Colour is good, though perhaps a little oversaturated, as evidenced by the bright red chairs in Sir Harry's office. Flesh tones are accurately represented most of the time, which is a good thing given the amount of flesh on display.
Apart from some occasional instances of aliasing on furniture and buildings, the transfer is free of film to video artefacts. Compression artefacts were not noticed.
The print used for the transfer was in good condition, with only the usual white flecks from time to time and the occasional hair to contend with. There is some telecine wobble and jitter present throughout.
There are no subtitles on this disc. The disc is dual-layered but the entire film is on one layer and the extras on the other, so there is no layer change.
The sole audio channel is English Dolby Digital 2.0, which does not seem to have any stereo effects and there is no surround encoding present.
Dialogue is very clear and every joke is clearly enunciated. I did not notice any problems with audio sync. While the audio generally will not win any prizes, it comes over reasonably well with no deficiencies worth noting.
The music score is uncredited, and I suspect that it may have been library music not written for this film. The theme song is by the actresses Deborah Gray and Luan Peters, and has not stood the test of time very well.
|Surround Channel Use|
For a film of this age and genre, some reasonable extras have been assembled. The review case was an opaque pink plastic affair, which means that the track listing and pictures of other releases on the back of the slick were not visible.
The theme song is played as background for the menu.
This interesting featurette is based around an interview with the director John D. Lamond shot in what looks like a hotel room. He is pretty honest about the lack of pretensions in his films and talks about his views on filmmaking and the production of this film. Having a topless barmaid serving him drinks from time to time was not a wise thing to do in my opinion, as it just makes him seem like a dirty old man. There are also interviews with one of the crew, actress Deborah Gray and writer Alan Hopgood. The featurette is presented in an aspect ratio of 1.78:1 and is 16x9 enhanced, with Dolby Digital 2.0 audio.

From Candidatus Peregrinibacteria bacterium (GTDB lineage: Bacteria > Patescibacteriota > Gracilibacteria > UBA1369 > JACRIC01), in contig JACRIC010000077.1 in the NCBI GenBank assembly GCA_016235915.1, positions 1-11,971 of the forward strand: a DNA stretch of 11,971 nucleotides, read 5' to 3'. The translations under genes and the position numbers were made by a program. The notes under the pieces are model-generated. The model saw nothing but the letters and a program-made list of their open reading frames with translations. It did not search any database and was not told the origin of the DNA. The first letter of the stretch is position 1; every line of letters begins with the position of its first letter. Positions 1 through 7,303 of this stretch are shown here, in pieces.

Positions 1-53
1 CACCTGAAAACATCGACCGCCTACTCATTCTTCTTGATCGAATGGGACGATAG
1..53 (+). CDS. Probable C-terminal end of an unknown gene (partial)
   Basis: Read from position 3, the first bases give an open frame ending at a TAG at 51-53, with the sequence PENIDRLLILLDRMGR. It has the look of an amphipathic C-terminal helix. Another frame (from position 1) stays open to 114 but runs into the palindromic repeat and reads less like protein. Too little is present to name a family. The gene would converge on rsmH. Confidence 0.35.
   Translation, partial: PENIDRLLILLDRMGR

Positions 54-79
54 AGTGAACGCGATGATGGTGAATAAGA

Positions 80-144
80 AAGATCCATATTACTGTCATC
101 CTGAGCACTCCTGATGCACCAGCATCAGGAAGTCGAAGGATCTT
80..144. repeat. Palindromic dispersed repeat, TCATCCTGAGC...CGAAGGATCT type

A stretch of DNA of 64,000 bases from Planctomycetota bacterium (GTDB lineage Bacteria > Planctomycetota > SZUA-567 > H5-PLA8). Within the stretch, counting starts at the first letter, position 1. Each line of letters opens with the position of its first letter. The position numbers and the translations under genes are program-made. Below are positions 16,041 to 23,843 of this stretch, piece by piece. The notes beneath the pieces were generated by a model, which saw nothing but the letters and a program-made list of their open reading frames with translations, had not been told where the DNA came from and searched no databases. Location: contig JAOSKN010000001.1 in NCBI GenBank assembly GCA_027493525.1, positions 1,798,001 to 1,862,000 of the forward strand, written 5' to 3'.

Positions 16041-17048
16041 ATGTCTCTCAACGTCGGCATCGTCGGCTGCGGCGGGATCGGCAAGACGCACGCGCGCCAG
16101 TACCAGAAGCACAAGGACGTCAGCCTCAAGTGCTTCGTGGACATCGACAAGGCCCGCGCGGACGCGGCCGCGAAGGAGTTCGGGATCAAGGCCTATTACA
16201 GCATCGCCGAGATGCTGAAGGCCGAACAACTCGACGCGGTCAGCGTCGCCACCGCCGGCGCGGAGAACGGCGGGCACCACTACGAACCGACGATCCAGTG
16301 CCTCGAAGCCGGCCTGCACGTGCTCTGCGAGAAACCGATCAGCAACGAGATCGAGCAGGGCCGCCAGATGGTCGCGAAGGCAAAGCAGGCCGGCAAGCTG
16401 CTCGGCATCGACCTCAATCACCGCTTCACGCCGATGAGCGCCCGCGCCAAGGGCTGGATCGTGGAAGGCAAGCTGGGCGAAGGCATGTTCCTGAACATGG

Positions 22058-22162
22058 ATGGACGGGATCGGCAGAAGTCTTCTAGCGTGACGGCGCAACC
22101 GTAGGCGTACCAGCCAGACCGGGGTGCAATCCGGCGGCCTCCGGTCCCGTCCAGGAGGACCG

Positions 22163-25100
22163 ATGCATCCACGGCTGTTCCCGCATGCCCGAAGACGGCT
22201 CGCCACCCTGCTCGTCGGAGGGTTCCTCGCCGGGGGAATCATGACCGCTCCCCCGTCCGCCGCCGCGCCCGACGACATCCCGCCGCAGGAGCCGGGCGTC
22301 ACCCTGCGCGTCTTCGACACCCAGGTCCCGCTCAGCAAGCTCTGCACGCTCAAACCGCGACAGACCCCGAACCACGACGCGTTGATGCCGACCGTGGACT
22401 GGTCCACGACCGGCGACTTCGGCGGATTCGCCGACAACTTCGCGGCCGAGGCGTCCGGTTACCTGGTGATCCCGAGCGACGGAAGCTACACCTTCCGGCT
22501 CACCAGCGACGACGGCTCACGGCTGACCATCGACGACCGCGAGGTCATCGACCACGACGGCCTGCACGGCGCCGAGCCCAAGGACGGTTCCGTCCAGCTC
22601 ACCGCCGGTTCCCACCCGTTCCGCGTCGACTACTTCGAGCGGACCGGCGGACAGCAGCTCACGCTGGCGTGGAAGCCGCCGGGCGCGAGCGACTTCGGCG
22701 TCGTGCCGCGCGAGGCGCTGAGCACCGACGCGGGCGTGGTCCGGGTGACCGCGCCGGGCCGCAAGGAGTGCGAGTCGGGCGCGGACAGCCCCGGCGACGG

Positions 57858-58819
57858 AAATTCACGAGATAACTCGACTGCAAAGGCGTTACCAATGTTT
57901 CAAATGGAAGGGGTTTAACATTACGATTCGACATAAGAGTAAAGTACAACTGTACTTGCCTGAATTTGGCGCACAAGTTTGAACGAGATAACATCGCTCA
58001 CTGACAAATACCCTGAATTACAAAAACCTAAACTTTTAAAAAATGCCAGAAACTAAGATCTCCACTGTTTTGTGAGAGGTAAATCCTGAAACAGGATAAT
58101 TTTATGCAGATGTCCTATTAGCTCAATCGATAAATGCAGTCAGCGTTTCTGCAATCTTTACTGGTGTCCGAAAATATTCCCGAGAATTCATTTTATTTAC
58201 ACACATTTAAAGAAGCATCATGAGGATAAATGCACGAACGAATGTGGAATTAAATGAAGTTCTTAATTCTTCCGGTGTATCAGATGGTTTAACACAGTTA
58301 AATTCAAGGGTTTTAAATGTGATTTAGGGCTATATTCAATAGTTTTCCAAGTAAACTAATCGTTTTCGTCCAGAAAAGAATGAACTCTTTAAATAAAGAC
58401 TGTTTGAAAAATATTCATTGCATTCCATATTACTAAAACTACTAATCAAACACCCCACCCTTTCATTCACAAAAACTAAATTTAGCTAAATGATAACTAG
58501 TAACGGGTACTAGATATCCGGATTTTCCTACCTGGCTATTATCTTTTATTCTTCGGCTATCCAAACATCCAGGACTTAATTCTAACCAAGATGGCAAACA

This is more material from the above interview presented in the same format, with Lamond discussing his career in more general terms.
34 photographs from the production, including posters, publicity shots and behind the scenes material.
20 photos of Deborah Gray, most of which are from magazines and newspapers from her time as a model and actress.
The original trailer, this is in poor condition and is presented in 1.78:1 and is 16x9 enhanced. I think this gives a good idea of what sort of film this is.
Trailers for The True Story of Eskimo Nell, Fantasm and Fantasm Comes Again, all 16x9 enhanced with the first in 1.78:1 and the others in 1.33:1. The Nell trailer is quite funny, not so much the film itself but the overlaid text listing the treats that the film delivers. The latter two trailers are pretty murky looking.
This is a single released by the two actresses, and is very much of its era. There is no time coding but it runs about three minutes. The display has the cover of the singles with lyrics and a publicity shot of the performers.
NOTE: To view non-R4 releases, your equipment needs to be multi-zone compatible and usually also NTSC compatible.
This film has only been released on DVD in Region 4.
A surprisingly well fashioned comedy, this is not earth-shaking material, but it will find an audience. It contains nudity, sexual references and adult themes.
The video quality is quite good.
The audio quality is satisfactory.
The extras are not bad.
|DVD||Pioneer DV-S733A, using Component output|
|Display||Sony 86CM Trinitron Wega KVHR36M31. Calibrated with Ultimate DVD Platinum. This display device is 16x9 capable.|
|Audio Decoder||Built in to DVD player, Dolby Digital, dts and DVD-Audio. Calibrated with Ultimate DVD Platinum.|
|Amplification||Yamaha RX-V596 for surround channels; Yamaha AX-590 as power amp for mains|
|Speakers||Main: Tannoy Revolution R3; Centre: Richter Harlequin; Rear: Pioneer S-R9; Subwoofer: JBL SUB175|